We do not know his name: Klatsassin and the Chilcotin War

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Lillooet Letter

The British Colonist, December 9, 1862

Lillooet, Nov. 25th, 1862.

By a gentleman who came in this evening from Cariboo, and is certainly the last out this season, I give you the following if you like to make it news.

On Williams Creek Flour, 80c. per lb.; Beans, 90c.; Sugar, $1.25; Tea, $3; Bacon, $1.12; Coffee, $1.50; Candles, $3.50; Salt, $1.25, all retail prices.

About 120 men are wintering out there, and some four inches of snow was on the creek.

My informant states that at the mouth of Quesnelle nearly all the Indians were down with the smallpox. The majority of the tribe had died. The disease had been promulgated from the Bute Coast Indians, who have been gradually receding to the interior. The complaint, according to siwash accounts, is heavy on the new trail. Two merchants from the junction above Alexandria have been removed to here for medical treatment, and progress very favorably. The Indians out here have none of this small arrangement...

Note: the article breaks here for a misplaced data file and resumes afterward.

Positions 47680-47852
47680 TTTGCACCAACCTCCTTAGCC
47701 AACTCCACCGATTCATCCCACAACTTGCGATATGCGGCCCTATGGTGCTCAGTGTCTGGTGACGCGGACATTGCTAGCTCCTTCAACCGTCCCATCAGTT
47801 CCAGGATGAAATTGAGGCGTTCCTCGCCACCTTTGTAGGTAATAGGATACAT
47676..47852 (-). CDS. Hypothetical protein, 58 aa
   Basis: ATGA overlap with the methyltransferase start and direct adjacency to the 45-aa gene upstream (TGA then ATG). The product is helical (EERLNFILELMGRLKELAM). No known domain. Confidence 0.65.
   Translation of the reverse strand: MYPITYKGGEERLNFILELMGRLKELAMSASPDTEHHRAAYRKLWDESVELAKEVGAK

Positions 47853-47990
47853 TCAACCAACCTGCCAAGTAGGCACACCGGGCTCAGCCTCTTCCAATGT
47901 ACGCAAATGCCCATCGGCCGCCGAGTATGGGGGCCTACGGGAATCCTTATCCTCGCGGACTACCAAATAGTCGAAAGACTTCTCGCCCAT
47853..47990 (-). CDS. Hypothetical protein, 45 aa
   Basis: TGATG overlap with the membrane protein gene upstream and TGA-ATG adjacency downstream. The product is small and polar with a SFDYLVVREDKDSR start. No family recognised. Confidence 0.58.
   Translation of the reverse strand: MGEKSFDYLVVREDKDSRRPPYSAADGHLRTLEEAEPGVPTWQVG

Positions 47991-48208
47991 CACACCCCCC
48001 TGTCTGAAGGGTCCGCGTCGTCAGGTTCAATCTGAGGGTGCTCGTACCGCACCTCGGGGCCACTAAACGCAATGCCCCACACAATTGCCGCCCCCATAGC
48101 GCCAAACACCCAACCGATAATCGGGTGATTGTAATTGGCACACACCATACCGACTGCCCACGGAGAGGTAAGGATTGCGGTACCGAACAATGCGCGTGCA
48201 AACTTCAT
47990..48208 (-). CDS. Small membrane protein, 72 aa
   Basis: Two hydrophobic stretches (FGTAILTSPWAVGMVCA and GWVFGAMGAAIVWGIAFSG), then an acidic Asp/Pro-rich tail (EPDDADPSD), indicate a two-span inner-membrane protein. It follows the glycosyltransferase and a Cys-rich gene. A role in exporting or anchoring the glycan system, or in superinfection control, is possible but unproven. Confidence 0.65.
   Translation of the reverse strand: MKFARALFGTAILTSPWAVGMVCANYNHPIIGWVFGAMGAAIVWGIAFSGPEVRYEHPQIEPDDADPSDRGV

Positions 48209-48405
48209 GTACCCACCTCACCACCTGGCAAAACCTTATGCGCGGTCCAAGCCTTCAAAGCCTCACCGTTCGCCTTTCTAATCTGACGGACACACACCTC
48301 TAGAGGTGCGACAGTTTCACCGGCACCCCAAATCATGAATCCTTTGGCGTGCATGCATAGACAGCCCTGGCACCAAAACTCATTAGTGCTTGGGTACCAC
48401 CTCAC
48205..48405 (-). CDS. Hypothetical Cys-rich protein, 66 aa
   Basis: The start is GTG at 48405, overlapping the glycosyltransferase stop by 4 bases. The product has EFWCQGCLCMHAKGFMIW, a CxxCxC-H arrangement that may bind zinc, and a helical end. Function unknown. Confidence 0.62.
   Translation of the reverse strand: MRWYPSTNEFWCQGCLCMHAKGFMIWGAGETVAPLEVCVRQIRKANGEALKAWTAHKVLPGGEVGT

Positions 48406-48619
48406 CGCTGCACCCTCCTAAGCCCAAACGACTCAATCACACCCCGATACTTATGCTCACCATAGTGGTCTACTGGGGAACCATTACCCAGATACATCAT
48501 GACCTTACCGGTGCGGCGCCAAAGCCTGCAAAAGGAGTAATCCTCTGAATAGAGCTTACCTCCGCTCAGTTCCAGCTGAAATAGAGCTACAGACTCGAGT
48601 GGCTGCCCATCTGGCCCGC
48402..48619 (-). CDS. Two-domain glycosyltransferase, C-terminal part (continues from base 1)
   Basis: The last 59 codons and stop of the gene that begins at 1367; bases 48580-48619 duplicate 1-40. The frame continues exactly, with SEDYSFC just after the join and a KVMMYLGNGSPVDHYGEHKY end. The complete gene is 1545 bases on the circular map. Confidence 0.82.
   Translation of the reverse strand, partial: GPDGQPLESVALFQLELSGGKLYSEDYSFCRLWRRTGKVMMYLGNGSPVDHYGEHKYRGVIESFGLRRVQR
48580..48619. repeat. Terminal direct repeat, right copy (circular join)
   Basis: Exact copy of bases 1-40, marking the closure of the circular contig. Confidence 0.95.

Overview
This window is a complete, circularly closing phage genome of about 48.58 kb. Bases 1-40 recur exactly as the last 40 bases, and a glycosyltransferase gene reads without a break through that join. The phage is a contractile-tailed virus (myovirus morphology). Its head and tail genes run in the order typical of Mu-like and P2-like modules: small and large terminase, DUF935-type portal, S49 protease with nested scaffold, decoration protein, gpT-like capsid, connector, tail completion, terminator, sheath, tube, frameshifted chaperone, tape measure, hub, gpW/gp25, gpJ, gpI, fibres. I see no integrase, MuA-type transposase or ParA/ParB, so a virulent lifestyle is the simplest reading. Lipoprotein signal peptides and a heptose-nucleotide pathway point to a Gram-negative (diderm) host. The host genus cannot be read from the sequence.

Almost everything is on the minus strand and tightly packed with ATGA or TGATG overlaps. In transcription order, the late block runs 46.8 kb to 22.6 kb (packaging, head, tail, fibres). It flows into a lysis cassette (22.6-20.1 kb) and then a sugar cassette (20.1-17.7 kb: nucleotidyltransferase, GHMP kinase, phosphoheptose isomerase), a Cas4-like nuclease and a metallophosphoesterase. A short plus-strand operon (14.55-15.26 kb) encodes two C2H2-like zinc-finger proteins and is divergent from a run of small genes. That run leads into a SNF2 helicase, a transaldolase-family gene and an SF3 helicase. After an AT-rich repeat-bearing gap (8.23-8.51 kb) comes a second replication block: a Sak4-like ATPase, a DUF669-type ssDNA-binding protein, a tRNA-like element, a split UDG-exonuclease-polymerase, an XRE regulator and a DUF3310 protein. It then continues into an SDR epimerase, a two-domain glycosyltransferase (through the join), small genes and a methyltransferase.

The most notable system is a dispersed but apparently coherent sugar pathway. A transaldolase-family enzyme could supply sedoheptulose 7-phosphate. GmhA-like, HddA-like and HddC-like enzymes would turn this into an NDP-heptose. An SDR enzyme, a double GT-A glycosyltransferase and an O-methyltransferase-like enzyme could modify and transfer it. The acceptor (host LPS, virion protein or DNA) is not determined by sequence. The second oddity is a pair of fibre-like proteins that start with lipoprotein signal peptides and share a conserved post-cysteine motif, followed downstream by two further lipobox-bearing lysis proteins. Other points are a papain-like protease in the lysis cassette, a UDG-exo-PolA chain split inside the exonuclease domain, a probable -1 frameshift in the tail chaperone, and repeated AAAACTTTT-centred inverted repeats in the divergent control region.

Source: "Lillooet Letter," British Colonist, December 9, 1862.

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